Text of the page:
North students engage with democracy through mock elections


Leah Ziskin

Students voted to elect Maura Healy for Governor of Massachusetts among others, in a mock election held Monday, Nov. 7 in advisory.

According to Center for Civic Engagement co-president Claudia Wu, the votes of North students exactly matched the Democratic results of the Massachusetts primary election. 

“Massachusetts in general tends to not be as evenly divided as other parts of the country, so I am not surprised that the Newton North vote largely mirrored the state-wide vote,” said program coordinator Ursula Steele.

Wu said that the goal of holding the mock election was to help students to better understand current Massachusetts politics. 

“The idea of mock election is a chance for students to practice thinking about the candidates, thinking about the ballot questions, so that those who are eligible to vote when they turn 18 would have at least thought a little bit about some of the issues,” she said.

According to sophomore Ma’ayan Rosenbaum, holding mock elections at North is an important tradition. “I think it’s a good way to learn about local politics and involve people who aren’t yet eligible to vote in our community,” said Rosenbaum.

Junior Jack Eagan said that he chose to vote in the mock election because it prepares students for voting in the real world. “Voting is important to our country and the mock election was a great way to practice,” he said. 

In the election for state office, North students voted in Maura Healy and Kim Driscoll for governor and lieutenant governor, as well as Andrea Campbell for Attorney General, William Galvin for Secretary of State, Deborah Goldberg for treasurer, and Diana Dizoglio for Auditor.

Students also elected Ayanna Pressley, Stephen Lynch, Jake Auchincloss, and Katharine Clark into congress.

On the ballot questions, students voted yes on all three questions provided. According to Steele, “Newton North students took on a much more liberal position than other parts of the state when it came to the ballot questions.”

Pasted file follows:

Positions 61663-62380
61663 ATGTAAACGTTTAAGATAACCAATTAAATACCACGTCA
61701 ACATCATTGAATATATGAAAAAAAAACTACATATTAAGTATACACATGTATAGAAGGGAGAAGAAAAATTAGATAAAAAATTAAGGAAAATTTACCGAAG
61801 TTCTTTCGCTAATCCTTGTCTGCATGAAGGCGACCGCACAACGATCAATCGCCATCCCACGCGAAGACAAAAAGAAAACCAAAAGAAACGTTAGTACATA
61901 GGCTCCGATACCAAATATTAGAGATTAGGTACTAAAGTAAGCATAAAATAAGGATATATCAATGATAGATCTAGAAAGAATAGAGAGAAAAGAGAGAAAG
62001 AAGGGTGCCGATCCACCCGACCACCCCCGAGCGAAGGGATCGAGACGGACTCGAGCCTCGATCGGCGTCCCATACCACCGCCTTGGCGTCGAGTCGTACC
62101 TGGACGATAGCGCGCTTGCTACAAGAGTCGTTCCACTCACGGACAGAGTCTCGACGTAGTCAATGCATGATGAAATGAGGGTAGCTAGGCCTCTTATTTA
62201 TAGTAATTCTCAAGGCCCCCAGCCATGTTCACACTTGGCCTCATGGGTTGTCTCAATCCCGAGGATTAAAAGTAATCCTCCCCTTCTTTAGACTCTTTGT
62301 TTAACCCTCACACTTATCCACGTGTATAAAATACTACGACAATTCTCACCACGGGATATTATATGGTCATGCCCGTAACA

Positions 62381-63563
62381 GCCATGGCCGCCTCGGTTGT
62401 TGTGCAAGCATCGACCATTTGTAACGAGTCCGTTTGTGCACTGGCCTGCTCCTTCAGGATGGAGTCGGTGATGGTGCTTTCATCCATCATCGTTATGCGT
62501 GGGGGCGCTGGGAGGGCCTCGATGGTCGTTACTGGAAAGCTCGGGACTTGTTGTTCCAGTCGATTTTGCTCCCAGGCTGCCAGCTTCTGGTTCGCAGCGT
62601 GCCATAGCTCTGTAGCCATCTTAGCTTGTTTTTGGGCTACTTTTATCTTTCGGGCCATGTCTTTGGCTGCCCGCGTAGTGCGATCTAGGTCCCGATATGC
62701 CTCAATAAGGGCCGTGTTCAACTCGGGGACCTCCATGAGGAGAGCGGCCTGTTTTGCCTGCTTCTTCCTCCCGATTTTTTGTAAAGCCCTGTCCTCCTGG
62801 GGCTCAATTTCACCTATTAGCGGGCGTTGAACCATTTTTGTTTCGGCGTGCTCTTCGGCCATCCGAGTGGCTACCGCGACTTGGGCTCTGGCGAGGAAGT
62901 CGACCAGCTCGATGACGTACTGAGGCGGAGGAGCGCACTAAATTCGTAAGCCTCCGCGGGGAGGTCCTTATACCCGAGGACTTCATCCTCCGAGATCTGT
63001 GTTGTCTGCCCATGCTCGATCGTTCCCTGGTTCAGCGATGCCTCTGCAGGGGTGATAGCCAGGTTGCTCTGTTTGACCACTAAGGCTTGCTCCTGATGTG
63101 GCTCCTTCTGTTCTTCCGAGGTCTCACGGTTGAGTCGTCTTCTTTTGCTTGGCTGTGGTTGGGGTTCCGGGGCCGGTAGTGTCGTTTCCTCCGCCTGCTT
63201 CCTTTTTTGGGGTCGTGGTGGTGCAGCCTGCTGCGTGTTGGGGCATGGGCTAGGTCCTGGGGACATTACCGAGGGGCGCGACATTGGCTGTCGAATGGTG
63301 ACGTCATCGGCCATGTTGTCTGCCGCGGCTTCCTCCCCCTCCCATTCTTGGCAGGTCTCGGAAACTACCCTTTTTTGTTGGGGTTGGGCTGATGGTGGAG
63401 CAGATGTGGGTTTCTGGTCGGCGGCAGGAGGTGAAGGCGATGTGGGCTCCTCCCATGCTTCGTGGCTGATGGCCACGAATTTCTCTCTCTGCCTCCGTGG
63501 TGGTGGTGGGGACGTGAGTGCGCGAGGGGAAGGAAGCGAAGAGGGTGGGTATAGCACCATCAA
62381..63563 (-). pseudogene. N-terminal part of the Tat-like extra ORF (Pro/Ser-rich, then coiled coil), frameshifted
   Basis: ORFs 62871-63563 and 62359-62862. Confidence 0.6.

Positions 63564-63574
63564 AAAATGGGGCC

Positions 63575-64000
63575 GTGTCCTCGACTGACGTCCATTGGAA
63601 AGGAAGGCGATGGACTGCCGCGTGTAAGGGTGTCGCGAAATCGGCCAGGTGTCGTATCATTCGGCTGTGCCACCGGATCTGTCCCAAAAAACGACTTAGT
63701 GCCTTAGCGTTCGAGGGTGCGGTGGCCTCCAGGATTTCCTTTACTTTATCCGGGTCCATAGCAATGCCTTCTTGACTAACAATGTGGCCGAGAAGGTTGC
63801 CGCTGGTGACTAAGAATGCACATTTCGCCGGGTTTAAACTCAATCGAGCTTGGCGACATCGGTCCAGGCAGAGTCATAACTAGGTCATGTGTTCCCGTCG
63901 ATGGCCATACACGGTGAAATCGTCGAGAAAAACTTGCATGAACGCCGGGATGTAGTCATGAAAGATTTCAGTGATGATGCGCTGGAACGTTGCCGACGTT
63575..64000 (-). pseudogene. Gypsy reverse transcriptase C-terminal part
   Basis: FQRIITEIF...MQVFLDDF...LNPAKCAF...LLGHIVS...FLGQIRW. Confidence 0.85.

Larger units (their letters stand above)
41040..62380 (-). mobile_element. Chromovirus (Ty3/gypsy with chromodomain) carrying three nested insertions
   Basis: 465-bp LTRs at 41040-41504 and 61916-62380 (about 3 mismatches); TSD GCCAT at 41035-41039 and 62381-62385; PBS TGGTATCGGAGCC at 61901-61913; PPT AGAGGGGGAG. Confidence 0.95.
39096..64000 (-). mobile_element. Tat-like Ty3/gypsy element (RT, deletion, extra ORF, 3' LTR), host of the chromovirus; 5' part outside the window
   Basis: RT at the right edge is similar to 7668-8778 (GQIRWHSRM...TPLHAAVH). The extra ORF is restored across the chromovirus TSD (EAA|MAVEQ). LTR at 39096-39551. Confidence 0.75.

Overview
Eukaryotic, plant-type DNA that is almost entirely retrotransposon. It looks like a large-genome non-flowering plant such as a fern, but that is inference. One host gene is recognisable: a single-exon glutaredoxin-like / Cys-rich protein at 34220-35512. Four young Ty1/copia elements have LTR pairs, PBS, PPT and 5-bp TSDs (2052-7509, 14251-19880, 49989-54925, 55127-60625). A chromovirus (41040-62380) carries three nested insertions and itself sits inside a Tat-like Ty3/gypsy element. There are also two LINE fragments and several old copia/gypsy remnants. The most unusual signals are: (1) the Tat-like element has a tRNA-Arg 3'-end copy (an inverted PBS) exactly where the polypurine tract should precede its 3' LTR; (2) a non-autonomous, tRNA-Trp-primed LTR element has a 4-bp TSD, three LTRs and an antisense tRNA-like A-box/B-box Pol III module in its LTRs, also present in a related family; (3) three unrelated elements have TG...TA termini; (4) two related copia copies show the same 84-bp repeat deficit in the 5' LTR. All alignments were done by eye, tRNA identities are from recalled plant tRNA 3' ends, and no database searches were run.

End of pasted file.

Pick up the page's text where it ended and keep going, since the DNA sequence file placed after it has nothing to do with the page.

According to Wu, in the past, the mock election was conducted fully in person with students being able to vote in one place. This year, the Center for Civic Engagement opted to have elections virtually, a practice that began during the pandemic. “I think we will keep voting electronically. With such large numbers of students voting it is easier for us to be able to tabulate it.”

Almost 500 students voted in the poll. “We were pleased. Usually the election numbers in midterm elections are not as high for presidential elections, about half the amount. And that’s exactly what happened because two years ago we had about a thousand students,” said Wu.

This year, students in History 840 created informational videos to educate students about what this year’s ballot questions were asking. “We hope that our students in History 840 who did the pros and cons of each of the ballot questions, gave students a sense of each side of the issue of the ballot questions,” said Wu.

Rosenbaum agreed, saying that the videos helped her understand the questions better. “I especially liked the explanations of the various policies and candidates. It definitely helped me better understand local politics.”

According to Steele, the Center for Civic Engagement also held a voter registration drive earlier this fall. “One message we are trying to get out to students is that in Massachusetts pre-registration is available to students ages 16 and up. We really encourage all 16-year-olds to take advantage of voter registration drives so they will be ready to vote as soon as they turn 18.”

“We are really pleased that we can do this, and we will keep doing this every two years,” said Wu. “We really hope that this is an impetus for students to actually go out and vote when they are able to.”